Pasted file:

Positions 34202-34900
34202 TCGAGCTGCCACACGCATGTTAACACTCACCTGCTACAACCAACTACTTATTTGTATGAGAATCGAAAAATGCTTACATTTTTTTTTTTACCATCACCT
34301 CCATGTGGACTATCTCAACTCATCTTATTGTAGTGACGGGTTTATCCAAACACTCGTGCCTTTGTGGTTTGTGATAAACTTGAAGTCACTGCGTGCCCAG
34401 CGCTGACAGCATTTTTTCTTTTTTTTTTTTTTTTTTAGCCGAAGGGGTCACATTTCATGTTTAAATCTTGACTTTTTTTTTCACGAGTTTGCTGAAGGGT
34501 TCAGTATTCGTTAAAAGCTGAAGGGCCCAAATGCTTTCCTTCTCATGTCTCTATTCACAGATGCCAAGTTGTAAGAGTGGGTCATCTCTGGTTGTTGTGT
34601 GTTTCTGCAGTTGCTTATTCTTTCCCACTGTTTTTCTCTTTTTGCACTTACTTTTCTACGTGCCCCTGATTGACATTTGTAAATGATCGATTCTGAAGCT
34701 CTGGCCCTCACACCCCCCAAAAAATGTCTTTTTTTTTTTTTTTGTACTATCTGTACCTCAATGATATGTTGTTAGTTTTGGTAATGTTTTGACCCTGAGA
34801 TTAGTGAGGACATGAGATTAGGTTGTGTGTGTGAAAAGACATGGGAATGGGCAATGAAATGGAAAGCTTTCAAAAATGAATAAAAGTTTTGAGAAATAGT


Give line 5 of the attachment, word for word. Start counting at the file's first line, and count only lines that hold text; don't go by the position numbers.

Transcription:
34501 TCAGTATTCGTTAAAAGCTGAAGGGCCCAAATGCTTTCCTTCTCATGTCTCTATTCACAGATGCCAAGTTGTAAGAGTGGGTCATCTCTGGTTGTTGTGT